United Kingdom
Member (2008)
English to Welsh
+ ...
Another cheaper transport tip... Jul 12, 2008

If you're going to be using public transport in London, you might want to get an Oyster card (http://www.tfl.gov.uk/tickets/oysteronline/2732.aspx) which you can use on the tube, buses and others.

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Paul Dixon  Identity Verified
Brazil
Local time: 21:14
Portuguese to English
+ ...
Tour Buses Jul 23, 2008

My advice is to take one of the tour buses that ply their way around the streets of this fascinating city. The one I remember taking was called "London Plus" but there are many other companies, including the "Big Bus Company". In the summer (just in case it doesn't rain) open-top buses are used.

The usual scheme is to buy a ticket valid for 24 hours, the buses have a fixed itinerary that passes close to most of the tourist spots. If you want to get off and see an attraction more closely, you just disembark at one of the designated points and continue your journey later.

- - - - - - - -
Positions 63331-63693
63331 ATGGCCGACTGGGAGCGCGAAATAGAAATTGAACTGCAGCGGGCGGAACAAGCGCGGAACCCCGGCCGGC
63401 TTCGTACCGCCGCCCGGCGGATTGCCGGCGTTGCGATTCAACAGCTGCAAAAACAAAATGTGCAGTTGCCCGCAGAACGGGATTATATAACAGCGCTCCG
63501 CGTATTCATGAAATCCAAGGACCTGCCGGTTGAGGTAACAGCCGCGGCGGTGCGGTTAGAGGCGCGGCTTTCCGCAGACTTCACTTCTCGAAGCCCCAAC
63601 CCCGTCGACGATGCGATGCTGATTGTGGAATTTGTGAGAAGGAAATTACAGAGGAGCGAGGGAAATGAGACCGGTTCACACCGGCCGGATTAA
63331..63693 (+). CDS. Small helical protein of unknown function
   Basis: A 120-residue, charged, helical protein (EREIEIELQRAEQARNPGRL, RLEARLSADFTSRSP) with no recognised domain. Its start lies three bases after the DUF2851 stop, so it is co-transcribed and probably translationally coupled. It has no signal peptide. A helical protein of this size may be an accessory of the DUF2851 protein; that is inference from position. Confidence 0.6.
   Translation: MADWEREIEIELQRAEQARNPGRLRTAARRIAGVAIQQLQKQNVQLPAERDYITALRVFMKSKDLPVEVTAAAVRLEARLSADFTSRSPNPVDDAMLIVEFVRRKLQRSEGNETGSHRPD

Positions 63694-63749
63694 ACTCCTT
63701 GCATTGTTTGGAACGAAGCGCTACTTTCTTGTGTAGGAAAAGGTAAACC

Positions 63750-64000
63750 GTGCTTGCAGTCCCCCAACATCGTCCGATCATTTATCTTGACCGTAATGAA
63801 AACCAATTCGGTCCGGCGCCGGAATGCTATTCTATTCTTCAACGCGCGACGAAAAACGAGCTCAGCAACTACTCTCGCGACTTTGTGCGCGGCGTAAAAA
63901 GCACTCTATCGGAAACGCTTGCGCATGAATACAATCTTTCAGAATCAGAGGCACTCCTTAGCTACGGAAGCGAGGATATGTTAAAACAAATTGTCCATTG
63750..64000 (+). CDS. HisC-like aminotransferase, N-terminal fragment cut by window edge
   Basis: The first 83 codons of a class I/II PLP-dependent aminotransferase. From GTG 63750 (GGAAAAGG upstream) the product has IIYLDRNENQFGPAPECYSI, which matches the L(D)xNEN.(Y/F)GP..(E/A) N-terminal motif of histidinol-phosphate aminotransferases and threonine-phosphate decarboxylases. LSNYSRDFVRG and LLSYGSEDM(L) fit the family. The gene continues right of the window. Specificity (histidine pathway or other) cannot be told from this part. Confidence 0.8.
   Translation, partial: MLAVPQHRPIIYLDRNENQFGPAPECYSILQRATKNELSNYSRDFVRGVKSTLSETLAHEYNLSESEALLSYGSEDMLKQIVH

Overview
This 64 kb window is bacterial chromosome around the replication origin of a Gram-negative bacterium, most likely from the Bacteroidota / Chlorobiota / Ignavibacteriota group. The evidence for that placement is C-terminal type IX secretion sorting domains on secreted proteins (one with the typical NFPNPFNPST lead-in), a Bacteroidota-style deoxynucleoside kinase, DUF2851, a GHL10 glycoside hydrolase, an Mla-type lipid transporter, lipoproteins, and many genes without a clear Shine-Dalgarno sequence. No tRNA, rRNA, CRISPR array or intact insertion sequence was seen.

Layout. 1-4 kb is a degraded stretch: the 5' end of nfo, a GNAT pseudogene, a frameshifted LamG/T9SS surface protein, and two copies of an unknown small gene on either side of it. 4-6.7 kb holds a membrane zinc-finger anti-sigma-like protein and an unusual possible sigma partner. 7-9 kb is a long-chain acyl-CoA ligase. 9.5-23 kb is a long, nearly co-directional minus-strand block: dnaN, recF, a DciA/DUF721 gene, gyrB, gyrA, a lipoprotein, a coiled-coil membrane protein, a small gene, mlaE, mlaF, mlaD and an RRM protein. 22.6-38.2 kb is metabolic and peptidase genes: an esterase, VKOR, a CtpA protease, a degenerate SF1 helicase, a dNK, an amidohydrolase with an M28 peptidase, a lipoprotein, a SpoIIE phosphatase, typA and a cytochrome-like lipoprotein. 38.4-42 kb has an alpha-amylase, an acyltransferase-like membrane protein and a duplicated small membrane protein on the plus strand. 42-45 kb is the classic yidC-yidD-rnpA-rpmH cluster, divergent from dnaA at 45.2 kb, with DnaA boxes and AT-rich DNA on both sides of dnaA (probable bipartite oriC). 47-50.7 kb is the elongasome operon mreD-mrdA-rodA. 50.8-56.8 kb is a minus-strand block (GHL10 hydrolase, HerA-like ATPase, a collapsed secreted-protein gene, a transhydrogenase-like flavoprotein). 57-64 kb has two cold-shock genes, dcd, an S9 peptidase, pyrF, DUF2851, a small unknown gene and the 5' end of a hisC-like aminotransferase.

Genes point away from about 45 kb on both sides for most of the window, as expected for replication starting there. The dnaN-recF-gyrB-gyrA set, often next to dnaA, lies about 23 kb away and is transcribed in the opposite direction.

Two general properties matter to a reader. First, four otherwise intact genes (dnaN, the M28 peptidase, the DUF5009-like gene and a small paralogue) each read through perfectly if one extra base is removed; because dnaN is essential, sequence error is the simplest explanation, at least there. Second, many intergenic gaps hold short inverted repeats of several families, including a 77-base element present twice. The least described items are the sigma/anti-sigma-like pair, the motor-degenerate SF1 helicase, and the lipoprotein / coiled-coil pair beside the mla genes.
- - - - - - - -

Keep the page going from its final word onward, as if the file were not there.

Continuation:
I remember that with the London Plus there were two buses leaving at the same time, one with live commentary (in English) and the other with taped commentary (in eight languages: English, French, Italian, Spanish, Dutch, Japanese, Welsh, German). I did this trip some time ago now, but I think the price was 15 quid (this means pounds, in case you don't know - you are likely to hear this quite often while in London).